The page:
PAPAYA TREE – Carica papaya L.

PAPAYA TREE – Carica papaya L.

Papaya Tree

Latin (Binominal) NameCarica papaya L.
Botany Author Citation (L.)Carl Linnaeus
Common NamesPapaya; Papaw or Paw Paw (Australia); Mamao (Brazil), Tree Melon.
Scientific Classification
SpeciesC. papaya
Country of OriginMexico and Central America.
Average annual rainfall304 millimetres (Mexico City)
Geographical DistributionSouth America, Africa, India, Australia Malaysia, Indonesia, Philippines, Thailand and Hawaii.
Native EnvironmentTropical and subtropical
Maturity Height:


5 to 10 metres
Maturity Canopy Spread: 1.5 to 2.5 metres
Maturity Trunk size: Up to 20 cm in diameter
Leaf Description:


–          Spirally arranged and palmate with seven lobes, soft hairs and up to 70cm in diameter.

–          Leaf stalks (petioles) can reach up to 1m long.

–          The life of a leaf is 4 to 6 months

Parts used
Fruit–          Ripe fruit is usually eaten raw, without skin or seeds.

–          Unripe green fruit eaten cooked in curries and stews, sweets and deserts.

–          High levels of pectin used to make jelly.

–          Ripe papaya is usually consumed fresh as a breakfast or dessert fruit; it can also be processed and used in a variety of products such as jams, fruit juices, and ice cream

–          Unripe, green papaya fruit and the leaves of the papaya tree contain an enzyme called papain. Papain has been used as a natural meat tenderizer for thousands of years and today is an ingredient in many commercial meat tenderizers.

Nutrition–          Raw papaya pulp contains 88% water, 11% carbohydrates, and negligible fat and protein (table). In a 100 gram amount, papaya fruit provides 43 kilocalories and is a significant source of vitamin C (75% of the Daily Value, DV) and a moderate source of folate (10% DV), but otherwise has low content of nutrients

–          A small papaya contains about 300% of the recommended daily amount of Vitamin C.

Seeds–          Sharp, spicy taste

–          Ground and used as a substitute for black pepper.

Leaves–          Young leaves boiled as part of lalab salad

–          Steamed and eaten

–          Tea made from papaya leaves is consumed in some countries as protection against malaria.

Flower–          Sautéed and stir-fried as Minahasan papaya flower vegetable disk

Bark–          The bark of the papaya tree is often used to make rope.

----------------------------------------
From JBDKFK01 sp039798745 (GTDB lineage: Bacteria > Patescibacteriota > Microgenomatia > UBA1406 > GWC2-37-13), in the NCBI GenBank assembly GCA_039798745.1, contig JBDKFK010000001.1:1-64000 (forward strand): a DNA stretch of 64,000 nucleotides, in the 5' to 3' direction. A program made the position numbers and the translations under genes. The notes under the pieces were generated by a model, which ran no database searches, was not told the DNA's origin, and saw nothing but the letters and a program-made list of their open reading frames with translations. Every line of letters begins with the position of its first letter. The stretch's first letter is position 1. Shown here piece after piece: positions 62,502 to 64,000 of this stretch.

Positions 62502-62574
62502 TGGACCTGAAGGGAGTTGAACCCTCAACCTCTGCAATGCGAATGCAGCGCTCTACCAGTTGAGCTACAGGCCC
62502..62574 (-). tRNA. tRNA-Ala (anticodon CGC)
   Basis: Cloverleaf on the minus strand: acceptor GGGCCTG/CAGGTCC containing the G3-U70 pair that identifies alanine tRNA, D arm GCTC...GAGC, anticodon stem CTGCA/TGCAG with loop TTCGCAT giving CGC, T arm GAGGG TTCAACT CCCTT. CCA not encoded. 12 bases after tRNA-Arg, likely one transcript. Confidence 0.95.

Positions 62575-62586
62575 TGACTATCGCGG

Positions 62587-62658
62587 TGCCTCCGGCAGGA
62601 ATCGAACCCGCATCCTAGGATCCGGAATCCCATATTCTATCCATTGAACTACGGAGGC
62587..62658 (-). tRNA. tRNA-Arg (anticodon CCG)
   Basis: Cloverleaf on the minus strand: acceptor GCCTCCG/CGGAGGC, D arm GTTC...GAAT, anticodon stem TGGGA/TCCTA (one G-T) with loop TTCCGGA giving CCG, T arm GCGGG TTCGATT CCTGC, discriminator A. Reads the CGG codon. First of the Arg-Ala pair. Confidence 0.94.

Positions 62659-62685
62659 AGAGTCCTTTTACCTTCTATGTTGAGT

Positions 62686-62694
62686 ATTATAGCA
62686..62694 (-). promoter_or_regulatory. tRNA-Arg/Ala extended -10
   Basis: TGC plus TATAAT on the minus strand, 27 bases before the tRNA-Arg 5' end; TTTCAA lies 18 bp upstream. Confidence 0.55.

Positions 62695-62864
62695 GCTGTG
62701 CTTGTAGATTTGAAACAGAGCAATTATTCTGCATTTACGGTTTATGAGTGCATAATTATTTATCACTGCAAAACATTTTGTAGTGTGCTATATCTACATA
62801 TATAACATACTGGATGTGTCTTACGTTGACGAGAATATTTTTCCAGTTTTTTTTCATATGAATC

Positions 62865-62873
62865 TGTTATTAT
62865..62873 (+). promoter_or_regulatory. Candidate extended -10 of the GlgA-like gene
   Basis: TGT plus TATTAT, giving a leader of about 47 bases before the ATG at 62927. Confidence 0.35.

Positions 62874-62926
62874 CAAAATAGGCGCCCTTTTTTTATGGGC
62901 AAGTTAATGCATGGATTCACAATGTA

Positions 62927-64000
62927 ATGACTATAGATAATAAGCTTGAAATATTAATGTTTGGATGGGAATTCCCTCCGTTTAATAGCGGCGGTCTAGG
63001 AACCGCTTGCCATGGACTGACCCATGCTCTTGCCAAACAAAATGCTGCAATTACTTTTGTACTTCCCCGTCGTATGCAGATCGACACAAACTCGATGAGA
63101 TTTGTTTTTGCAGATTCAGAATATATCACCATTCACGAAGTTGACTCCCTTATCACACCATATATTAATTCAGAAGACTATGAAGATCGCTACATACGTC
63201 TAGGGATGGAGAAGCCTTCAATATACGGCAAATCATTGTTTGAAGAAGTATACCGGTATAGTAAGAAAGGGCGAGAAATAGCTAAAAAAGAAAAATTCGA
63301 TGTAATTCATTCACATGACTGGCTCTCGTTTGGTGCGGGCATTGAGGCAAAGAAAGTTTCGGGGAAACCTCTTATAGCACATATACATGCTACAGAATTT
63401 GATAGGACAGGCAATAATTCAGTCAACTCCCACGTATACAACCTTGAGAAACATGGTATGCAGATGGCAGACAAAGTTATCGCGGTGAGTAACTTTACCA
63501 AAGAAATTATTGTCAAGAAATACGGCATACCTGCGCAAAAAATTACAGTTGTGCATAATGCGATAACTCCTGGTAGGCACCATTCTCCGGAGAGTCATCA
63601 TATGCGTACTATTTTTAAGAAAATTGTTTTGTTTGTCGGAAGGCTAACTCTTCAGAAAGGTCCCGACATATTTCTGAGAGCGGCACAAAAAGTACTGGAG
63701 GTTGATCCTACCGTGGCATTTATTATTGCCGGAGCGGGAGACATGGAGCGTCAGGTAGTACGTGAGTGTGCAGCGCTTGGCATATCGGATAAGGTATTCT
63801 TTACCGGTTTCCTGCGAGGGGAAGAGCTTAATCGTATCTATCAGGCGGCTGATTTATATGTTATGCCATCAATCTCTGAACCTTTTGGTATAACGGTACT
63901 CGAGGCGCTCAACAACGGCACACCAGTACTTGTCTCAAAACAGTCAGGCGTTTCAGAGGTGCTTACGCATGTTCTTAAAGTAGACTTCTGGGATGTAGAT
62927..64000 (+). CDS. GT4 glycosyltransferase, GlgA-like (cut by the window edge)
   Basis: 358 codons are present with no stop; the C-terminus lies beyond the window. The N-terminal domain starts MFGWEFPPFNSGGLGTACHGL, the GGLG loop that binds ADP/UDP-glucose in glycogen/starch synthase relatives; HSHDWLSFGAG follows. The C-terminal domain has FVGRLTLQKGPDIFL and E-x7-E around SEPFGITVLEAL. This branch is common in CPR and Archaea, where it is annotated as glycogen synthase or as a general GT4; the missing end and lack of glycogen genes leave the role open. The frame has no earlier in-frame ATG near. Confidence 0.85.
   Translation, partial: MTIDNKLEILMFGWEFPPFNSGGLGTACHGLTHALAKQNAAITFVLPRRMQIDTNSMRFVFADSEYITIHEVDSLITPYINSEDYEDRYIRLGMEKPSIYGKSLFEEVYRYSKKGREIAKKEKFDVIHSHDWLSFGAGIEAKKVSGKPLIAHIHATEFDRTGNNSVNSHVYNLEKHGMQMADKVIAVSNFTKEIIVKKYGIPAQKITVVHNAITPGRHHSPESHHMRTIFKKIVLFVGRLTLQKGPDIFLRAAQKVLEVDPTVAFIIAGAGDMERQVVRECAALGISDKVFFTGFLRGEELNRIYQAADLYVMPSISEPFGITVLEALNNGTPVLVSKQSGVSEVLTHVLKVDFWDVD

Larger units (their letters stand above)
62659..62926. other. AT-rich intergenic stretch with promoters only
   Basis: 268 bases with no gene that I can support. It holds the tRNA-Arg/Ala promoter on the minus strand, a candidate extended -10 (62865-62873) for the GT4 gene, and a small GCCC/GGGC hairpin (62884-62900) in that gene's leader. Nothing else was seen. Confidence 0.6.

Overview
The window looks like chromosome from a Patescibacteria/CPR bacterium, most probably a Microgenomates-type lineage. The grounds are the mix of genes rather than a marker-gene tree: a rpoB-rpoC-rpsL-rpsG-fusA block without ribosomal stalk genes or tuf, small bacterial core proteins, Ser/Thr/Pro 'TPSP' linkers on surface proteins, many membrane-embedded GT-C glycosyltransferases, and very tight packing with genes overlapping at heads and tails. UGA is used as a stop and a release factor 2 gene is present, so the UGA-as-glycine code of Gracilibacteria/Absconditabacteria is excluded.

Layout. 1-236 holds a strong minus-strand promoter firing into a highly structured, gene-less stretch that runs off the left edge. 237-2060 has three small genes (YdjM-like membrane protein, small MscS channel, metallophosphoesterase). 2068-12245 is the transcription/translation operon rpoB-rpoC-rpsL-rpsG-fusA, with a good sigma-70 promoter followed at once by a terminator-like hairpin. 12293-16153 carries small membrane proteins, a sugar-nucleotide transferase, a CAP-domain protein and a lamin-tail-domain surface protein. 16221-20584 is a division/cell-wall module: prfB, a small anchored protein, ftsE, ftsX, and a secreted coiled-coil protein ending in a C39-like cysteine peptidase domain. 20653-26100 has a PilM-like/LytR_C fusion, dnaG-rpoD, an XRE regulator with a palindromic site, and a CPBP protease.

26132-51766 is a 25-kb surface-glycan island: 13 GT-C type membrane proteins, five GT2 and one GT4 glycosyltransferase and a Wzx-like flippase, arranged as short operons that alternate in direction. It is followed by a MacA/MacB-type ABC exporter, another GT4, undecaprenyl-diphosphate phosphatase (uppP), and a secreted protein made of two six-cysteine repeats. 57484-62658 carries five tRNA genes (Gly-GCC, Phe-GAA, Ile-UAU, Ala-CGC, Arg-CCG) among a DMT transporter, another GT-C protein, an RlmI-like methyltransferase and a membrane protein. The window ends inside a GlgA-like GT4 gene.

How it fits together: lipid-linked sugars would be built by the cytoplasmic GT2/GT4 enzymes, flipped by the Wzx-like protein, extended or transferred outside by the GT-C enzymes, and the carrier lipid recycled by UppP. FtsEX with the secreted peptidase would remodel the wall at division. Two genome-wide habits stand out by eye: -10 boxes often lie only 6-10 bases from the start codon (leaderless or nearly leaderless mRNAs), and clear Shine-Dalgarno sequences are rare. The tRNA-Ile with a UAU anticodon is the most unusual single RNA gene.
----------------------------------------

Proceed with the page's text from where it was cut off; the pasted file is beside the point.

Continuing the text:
Traditional Use and Folklore


–          In some parts of the world, papaya leaves are made into tea as a treatment for malaria, no treatment method based has been scientifically proven

–          unripe papaya has been used for centuries by women as a natural contraceptive and to induce abortion

–          The juice is used for warts, cancers, tumors, corns, and indurations of the skin.

–          Leaves poulticed onto nervous pains and elephantoid growths.

–          Roots said to cure piles and yaws

–          Javanese believe that eating papaya prevents rheumatism.

–          Dietary papaya does reduce urine acidity in humans.

–          Inner bark used for sore teeth. Latex used in psoriasis, ringworm, and prescribed for the removal of cancerous growths in Cuba.

Safety Issues and Precautions


–          Unripe Papaya releases a latex fluid, possibly causing irritation and an allergic reaction in some people.

–          Large consumption of ripe papaya may cause carotenemia, harmless yellowing of soles and palms.

Life Cycle
Evergreen or DeciduousEvergreen
Life Span–          Bloom to maturity is 5-8 months

–          Short-lived perennial, generally 3-5 years (commercial)

–          25 years + (wild)

ProductionGlobal production (2014) of papayas was 12.7 million tonnes, led by India (44%).
Year to 1st fruit1 year
Years of fruit production3-5 years
HarvestingPapaya is harvested all year round with production peaks during autumn and spring.
PollinationBased on flower type there are three types of papaya plants: female, hermaphrodite, and male. Hermaphrodite flowers are usually self-pollinating. Female flowers are probably pollinated by wind or by insects (thrips, moths). Hand pollination can be used for better fruit setting.
Growing Information–          Growing papaya trees is generally done from seed that is extracted from ripe fruit. Seeds will germinate in 2-3 weeks. Optimum germination temperature is around 70 F (20 C).

–          The best place to plant a papaya is on the south or southeast side of a house with some protection from wind and cold weather.

–          Papayas grow best in full sun, well-drained soil, as standing water will kill the plant within 24 hours.

–          Temperatures below −2 °C (29 °F) are greatly harmful if not fatal.

–          Root growing above 60 degrees Fahrenheit.

–          Cold Climate: Papaya is a tropical fruit tree but if you are thinking to plant it in a temperate climate plant it in a large pot and try to overwinter it in a well-protected area, like a greenhouse. [R3]

–          Optimum temperature for growing papaya ranges between 68 – 86 F (20 to 30 C).

–          Papaya tree can bear cold temperature down to 32 F (0 C) for a short period of time.

–          Fertilize them regularly. A complete fertilizer, compost or something like chicken manure.

DiseasesVirus diseases, mildew, anthracnose, root rot.
Insect pests:


Mealybugs, thrips, mites, white flies, fruit spotting bugs, fruit flies.
Care Information–          Water frequently for best fruit production. Mulch trees (4+ inches), taking care to keep the mulch 8 to 12 inches from the trunk.

–          Protect developing fruit from pests by placing a paper bag over them until they are ripe.



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